Why Did Iran Charge U.S. Backpackers With Espionage?

Three Americans have been convicted for a crime punishable by death. What does Iran want?

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In a move that could complicate the Obama administration's efforts to reach a nuclear agreement with Iran, three Americans detained in that country were charged with espionage. The offense is punishable by death under the country's sharia law. Secretary of State Hillary Clinton rejected the move saying there was no evidence to back the charges. Commentators in the U.S. have scrambled to answer the salient question--what does Iran want?

  • Praise, writes Jeffrey Goldberg at The Atlantic: "This was inevitable, wasn't it? Iran is going to charge those three doofus American hitchhikers with espionage. Then we'll negotiate their release and Bill Clinton will bring them home and we'll have to call the Iranian government reasonable and compassionate."
  • An End to Nuclear Talks, writes Jason Zengerle at The New Republic: "I think Iran has given Obama its answer." He cites a recent report by The New York Times' David Sanger detailing concerted efforts the Obama administration has made to salvage a nuclear deal only to be shot down repeatedly by Iran's leadership. "And now comes the news that Iran is charging those three American hikers with espionage. At this point, it's almost impossible to see how Obama meets his self-imposed end-of-the-year deadline for diplomatic progress with Iran."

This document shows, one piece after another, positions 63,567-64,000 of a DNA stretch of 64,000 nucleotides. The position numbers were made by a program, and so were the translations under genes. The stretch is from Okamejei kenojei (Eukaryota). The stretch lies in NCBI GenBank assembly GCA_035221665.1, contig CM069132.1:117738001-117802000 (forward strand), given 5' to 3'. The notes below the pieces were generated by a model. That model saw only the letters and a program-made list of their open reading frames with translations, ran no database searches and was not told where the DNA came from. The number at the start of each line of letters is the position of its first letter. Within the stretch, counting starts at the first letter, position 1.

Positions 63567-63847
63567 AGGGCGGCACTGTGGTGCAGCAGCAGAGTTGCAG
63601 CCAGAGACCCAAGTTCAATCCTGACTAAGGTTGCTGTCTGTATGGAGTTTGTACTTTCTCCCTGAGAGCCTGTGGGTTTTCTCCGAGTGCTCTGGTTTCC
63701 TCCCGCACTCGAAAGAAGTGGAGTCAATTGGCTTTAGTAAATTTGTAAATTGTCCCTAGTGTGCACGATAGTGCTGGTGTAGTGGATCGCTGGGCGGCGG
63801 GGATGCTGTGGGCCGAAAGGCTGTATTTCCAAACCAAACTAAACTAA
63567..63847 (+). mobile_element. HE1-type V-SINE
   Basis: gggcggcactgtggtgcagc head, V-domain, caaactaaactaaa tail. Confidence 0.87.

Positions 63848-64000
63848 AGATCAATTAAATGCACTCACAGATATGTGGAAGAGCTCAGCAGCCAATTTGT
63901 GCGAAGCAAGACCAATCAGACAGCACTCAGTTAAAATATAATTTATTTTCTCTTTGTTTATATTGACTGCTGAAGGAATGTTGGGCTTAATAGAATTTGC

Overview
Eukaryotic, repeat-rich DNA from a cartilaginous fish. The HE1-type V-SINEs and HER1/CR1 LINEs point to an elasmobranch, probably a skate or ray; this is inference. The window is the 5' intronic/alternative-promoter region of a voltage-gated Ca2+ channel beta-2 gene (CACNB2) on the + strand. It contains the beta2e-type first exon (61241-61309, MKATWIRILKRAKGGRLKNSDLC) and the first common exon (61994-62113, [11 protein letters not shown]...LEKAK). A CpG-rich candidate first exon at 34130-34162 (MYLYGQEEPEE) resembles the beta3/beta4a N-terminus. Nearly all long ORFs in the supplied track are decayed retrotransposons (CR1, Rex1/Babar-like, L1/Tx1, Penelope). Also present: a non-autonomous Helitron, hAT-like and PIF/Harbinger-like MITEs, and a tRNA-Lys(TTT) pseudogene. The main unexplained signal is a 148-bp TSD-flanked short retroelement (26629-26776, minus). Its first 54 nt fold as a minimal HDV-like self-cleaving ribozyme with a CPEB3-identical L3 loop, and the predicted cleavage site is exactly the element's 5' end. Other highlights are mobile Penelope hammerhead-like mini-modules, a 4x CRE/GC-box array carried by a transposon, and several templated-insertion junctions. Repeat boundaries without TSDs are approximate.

• Rapprochement, suggests Scott Peterson in The Christian Science Monitor, who notes that previously, President Mahmoud Ahmadinejad intervened for the release of Roxana Saberi after she was given a stern sentencing. This gives him the chance to step in and appear magnanimous: "The arrest of the hikers could also facilitate things. If Ahmadinejad intervenes with a presidential decree, as he did with [Saberi], at least he can pose as somebody who is in favor of softening tensions."
  • Proof the 'Great Satan Exists,' writes Joe Klein at Time, who believes Iran wants to goad the U.S. into acting more aggressively toward it: "No doubt, assorted neoconservatives in the U.S. will want to use this as an excuse to whack the Khamenei-Whomever government...which will give the regime exactly what it wants and needs: proof that the Great Satan exists...Want to make the Iranian leaders uncomfortable? Praise them. Or, at least, don't play into their need for a satanic enemy."
  • Leverage, says Joe Gandelman at The Moderate Voice: "The three are essentially now international pawns: of Iran lashing out at the United States, at Iranian officials for trying to use them for domestic consumption to raise the spectre of U.S. spies in Iran, or as bargaining chips to prod Washington in negotiations over issues between the two countries."
  • Its Captured Diplomats, suggests a report by Reuters: "Ahmadinejad suggested in an interview with the American television network NBC in September that the Americans' release might be linked to the release of Iranian diplomats he said were being held by U.S. troops in Iraq."
This article is from the archive of our partner The Wire.